The way I see it is this. If you are going to bake a cake you need:

to want to bake a cake—if you don’t want to bake it, buy it

ingredients—flour, eggs, butter, sugar

heat—usually an oven!

a recipe—something that shows you what to do

equipment—simple stuff like a mixing bowl and wooden spoon.

And baking a business is really no different. You need:

to passionately want to bake a business—if you don’t want to build a business, go and get a job

ingredients—all the stuff within you that’s bursting to get out, like creativity, drive, commitment and desire

heat—this comes from the enormous energy that you put into the process

a recipe—something that shows you what to do

equipment—just some basics like a telephone, computer and access to the internet.

You probably already have the passion and the ingredients to bake a business, and are prepared to apply the heat. But where do you find the recipe—the ‘how-to-do-it’ bit?

Most of us neither inherit the bake-a-business gene nor have the opportunity to learn it from our parents, and if that’s the case then you need a recipe book. Here it is.

So, going back to my original question, do so many small businesses fail because they are started by people who can’t bake cakes? Well maybe, but I think it’s far more likely that they didn’t have the passion, the right ingredients or sufficient energy.

Or a recipe book like this.


Because this is a ‘recipe’ book, you don’t need to read it from cover to cover, and you don’t need to read it in order; you can just dip in and out of it as your mood—and your business—takes you.

This book is divided into several sections. Part I outlines the Basic Business Recipe. This is the one recipe that every kitchen table tycoon needs to be able to make. The idea here is to get to grips with the fundamentals to make churning out the fancier stuff so much easier. Think of it as learning to bake a simple sponge before turning your hand to a three-tier wedding cake.

Even if you have been baking for years, here’s a little story with a big reason to read through the Basic Business Recipe section.

When I was a kid my mum made Summer Casserole every week and I loved it. Mum made it so often that she just did it off the top of her head.

I started to go off Summer Casserole though; after a while it just didn’t taste so good. I eventually told Mum—not an easy conversation—but the upshot was that she partly agreed.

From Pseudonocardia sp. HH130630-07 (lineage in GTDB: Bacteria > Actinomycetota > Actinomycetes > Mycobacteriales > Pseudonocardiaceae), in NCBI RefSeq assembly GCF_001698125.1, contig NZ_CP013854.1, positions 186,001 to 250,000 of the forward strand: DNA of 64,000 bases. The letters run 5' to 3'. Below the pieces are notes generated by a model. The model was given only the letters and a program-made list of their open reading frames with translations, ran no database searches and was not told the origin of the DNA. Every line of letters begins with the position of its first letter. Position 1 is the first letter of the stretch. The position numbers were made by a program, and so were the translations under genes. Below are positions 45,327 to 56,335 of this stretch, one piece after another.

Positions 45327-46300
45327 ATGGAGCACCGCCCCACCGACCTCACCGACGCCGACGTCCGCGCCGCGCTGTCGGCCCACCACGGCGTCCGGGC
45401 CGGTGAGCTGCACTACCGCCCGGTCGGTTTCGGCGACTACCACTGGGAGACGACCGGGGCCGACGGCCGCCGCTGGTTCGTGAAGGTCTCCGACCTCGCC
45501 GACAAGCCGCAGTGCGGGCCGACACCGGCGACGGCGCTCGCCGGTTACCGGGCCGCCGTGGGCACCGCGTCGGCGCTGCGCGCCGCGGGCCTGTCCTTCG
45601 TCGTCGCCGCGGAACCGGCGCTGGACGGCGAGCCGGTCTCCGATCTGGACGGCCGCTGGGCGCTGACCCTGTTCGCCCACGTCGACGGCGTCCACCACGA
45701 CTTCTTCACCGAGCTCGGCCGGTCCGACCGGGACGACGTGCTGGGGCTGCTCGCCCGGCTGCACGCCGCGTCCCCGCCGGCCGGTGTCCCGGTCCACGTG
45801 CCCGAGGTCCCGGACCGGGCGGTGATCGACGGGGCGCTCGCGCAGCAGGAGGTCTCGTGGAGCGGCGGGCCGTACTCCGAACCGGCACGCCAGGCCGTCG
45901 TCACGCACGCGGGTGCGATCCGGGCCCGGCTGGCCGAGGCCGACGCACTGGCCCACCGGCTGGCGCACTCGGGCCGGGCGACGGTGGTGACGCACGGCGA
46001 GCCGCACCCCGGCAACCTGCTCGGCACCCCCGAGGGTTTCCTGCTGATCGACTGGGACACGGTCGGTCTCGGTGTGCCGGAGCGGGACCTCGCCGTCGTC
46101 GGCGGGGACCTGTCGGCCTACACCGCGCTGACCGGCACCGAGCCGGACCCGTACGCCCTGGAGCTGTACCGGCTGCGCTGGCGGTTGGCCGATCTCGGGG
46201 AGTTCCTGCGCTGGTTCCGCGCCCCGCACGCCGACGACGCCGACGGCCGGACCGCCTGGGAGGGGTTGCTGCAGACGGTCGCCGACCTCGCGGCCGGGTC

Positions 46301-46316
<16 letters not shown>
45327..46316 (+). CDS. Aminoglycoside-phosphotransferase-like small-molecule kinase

A few weeks later she made it again and I braced myself. But astonishingly it was back to brilliant. Bless her: she had dug out the original recipe and put back in all the special bits that time had left out. Thankfully, it would remain a regular feature on the dinner table.

Lots of people running businesses have Summer Casserole moments. The routine of the daily-do is so absorbing that it’s easy to overlook the special bits that give the business its spark. So if you are already running a business I urge you to dip into the Basic Business Recipe section and remind yourself of the bits that make your business ‘taste’ so good!

Parts II, III and IV of this book are collections of recipes around a theme. Where a baking book might have sections on puddings, bread and cakes, this book has sections on profit, cash and time. If you are anxious about increasing your profit, for example, you can flick through Part II until you find a recipe that tickles your fancy.

Part V deals with weight management for your business and is all about results: there is nothing quite like seeing the fruits of your efforts to motivate you further!

And finally, The Pantry is a short glossary of useful bits and pieces.

Part I


Here is the very first recipe to try when starting a business. It’s a bit like practising biscuit making before going into mass production for the school fundraiser.

The Basic Business Recipe on the next page has the look and feel of a Victoria Sponge recipe. And because I am a great believer in feeding the stomach to feed the mind, I urge you to bake this simple cake and eat it while you read through all the chapters in Part I.

By the end of this section you will understand all the basics your business needs, and you should feel confident enough to experiment with the more elaborate recipes that follow in Parts II–V.

Here is our Basic Business Recipe.